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Bangalore – A single woman’s house hunting nightmare


A single woman’s house-hunting nightmare in the ‘IT hub’ of India

By: Aarushi Chandel

On Saturday, my friend from Meghalaya and I went house-hunting. After five hours of walking through the bylanes of Indiranagar, I realised nothing has changed for me since 2010, when I first came to Bengaluru from my hometown in Shillong to pursue a Bachelor’s Degree in Arts.

Back then, I lived in the kitchen of a friend from the North-East, the only person I knew in this city, for more than two months, because I could not find a PG accommodation. I must’ve seen around 10 houses in Koramangala before I found a suitable accommodation and a non-judgemental landlord in Benson Town.
Don’t get me wrong. I am not picky. All I want is a decent house that I can call home in a safe locale. However, I have discovered that homeowners have a problem with my blue-hair and my distinctive features and that my (current) roommate is from the North-East.
“This is a decent locality, we cannot have indecent people like you here…” is something that I have had thrown at me so many times in the past five years that on Saturday when I heard it again from the owner of a small one-bedroom house in Indiranagar, I was too exhausted to react.
In the last four years, I have changed homes four times (only because I wanted to live in a better place). And I must’ve checked-out close to a 100 houses in Shanthinagar, Koramangala and Indiranagar. Of all the three areas, Shanthinagar has the highest concentration of people from the North-East. Yet, it is also where I have had a tough time finding a house.
When I approach a broker, usually they tell me to my face that it would be difficult to find a nice home in a nice place “because this is a good apartment and it is for families and not for single girls”.
If you manage to convince your broker (or if you are lucky to find an empathetic one) then you are faced with belligerent and biased landlords.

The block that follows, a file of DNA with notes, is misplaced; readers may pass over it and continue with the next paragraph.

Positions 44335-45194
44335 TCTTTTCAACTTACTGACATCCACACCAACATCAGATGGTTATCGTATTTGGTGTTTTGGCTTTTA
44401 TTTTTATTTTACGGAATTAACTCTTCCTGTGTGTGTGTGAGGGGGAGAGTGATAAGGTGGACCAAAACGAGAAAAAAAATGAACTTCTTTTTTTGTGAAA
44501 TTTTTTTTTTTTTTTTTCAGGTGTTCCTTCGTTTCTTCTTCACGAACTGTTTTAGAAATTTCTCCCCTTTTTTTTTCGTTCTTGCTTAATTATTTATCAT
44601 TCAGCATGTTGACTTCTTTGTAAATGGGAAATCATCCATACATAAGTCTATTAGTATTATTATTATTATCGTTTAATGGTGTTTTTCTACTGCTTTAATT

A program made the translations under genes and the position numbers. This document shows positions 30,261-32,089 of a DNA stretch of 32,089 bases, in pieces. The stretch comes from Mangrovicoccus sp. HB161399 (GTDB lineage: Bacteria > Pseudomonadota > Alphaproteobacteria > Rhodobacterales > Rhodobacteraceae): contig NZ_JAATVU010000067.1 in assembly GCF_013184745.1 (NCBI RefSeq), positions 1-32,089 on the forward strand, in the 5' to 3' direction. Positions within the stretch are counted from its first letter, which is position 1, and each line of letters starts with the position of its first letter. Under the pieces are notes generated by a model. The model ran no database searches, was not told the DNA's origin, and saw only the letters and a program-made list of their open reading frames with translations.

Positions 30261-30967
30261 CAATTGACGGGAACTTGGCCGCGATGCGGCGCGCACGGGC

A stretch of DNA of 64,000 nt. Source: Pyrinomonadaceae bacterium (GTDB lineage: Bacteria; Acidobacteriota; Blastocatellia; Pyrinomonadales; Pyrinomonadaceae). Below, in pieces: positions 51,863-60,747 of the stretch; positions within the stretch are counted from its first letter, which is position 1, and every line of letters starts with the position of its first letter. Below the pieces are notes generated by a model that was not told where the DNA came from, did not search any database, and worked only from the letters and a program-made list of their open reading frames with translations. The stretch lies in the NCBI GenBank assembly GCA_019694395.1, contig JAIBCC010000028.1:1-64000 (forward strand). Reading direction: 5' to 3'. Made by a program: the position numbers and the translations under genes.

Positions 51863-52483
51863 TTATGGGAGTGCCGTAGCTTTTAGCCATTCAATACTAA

They usually look me up and down, sizing me up openly and aggressively. And some of them pass comments like, “You look like the kind of girl who has many boyfriends.”
On Saturday too there was one landlord who was of the same opinion after giving me and my friend a thorough once-over. Then there was another who was reluctant to even show us the house. And another insisted on speaking only to the broker and declined to acknowledge my existence even when I gave him my best non-threatening smile. And he said to the broker: “We don’t give house to indecent people.” In his eyes I was not just indecent, but also invisible.
It was the last house on the list. We were already bushed. The owner said he would rent out the one-bedroom house to us provided “we never have anybody over ? EVER”. No friends. No cousins. Not even family. I realised that my single male friends do not face such rigid rules.
The decisions of how and whom I socialise with is apparently not my decision at all, but that of the makeshift patriarchal figure in the guise of a landlord. It is almost like by undertaking this search for a house, we have agreed to put ourselves up for judgment and moral policing by random men: who by virtue of being men have the right to make up their minds about the kind of ‘characters’ we are.
You expect to be treated with respect reserved for a customer/potential client. Soon you realise that that kind of treatment is reserved only for men; and women who look a certain way and who come from certain parts of the country. Initially, I would be shocked, and later into a rage, listening to homeowners, absolute strangers, passing judgment on me ? especially when they didn’t know me from Eve. Now, I just feel exhausted.
When you are constantly at the receiving end, after a certain point, you get used to the verbal bashing. And you don’t react. Yes, the anger comes much later, when I am back home, tired and alone with my hopes and dreams of a nice future for company.
Sometimes, I feel like retaliating, but the reality is I can’t. I have had auto drivers, taxi drivers and random people asking me, “Why are you here? Why don’t you go back from where you came from?” All because I look different and I am a single woman. It is true that I do feel alienated and powerless as a woman.
Ironically, I still feel much more at home here than anywhere else in India. I feel safe: Unlike when I was living in Delhi a few years ago. And so, I continue to live here still looking for a place in a ‘decent’ locality that I can call home. ?

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